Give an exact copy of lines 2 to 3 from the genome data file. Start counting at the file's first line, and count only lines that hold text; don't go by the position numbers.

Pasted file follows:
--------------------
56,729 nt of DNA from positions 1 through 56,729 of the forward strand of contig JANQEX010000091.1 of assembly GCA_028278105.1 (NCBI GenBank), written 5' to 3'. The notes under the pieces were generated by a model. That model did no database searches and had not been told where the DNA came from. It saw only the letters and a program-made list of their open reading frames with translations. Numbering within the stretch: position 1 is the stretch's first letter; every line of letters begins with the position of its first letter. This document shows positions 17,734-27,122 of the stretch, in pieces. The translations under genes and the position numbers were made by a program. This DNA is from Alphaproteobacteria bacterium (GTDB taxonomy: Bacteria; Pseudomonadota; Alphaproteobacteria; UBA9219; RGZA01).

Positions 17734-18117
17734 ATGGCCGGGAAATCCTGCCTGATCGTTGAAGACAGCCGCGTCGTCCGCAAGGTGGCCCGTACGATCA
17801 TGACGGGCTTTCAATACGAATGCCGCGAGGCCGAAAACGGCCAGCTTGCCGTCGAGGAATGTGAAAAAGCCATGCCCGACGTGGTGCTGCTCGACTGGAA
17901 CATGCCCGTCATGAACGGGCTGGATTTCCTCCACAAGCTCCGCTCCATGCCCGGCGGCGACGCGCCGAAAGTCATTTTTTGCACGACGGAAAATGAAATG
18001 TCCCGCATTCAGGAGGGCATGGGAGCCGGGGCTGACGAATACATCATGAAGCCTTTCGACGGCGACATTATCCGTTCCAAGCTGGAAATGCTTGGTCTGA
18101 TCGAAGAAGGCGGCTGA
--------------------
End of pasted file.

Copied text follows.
Positions 17734-18117
17734 ATGGCCGGGAAATCCTGCCTGATCGTTGAAGACAGCCGCGTCGTCCGCAAGGTGGCCCGTACGATCA